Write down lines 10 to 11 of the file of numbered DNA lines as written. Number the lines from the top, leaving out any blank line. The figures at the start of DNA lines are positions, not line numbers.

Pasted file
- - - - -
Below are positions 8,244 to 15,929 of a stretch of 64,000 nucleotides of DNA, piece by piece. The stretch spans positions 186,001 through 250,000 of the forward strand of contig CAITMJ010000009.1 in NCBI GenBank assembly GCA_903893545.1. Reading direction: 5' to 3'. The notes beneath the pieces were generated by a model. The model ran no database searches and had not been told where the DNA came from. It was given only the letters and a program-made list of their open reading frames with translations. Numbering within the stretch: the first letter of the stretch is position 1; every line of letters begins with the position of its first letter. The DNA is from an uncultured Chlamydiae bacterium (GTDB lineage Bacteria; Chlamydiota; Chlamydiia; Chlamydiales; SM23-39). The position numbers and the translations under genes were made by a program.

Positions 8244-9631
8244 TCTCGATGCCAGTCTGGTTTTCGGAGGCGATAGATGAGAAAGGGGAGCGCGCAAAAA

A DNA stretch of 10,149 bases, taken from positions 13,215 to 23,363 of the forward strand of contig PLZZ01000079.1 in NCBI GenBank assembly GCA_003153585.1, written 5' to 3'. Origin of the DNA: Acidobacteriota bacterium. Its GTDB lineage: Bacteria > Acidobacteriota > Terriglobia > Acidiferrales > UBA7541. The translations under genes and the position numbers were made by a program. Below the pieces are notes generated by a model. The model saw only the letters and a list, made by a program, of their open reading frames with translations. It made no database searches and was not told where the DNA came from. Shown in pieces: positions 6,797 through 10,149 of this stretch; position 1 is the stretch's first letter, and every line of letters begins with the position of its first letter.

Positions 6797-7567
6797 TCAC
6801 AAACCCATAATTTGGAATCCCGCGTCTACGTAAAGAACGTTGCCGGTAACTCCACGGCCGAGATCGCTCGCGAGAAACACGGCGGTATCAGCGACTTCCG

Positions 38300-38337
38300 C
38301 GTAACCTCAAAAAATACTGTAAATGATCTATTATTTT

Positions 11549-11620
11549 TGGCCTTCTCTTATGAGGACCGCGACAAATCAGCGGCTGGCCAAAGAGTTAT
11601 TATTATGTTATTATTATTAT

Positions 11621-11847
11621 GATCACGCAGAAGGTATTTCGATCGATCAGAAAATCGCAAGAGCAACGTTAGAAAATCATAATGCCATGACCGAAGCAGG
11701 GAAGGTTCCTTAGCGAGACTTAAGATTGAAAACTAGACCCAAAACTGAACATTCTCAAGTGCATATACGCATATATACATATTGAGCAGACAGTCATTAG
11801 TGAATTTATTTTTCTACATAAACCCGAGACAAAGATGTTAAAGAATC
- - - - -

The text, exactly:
38301 GTAACCTCAAAAAATACTGTAAATGATCTATTATTTT

Positions 11549-11620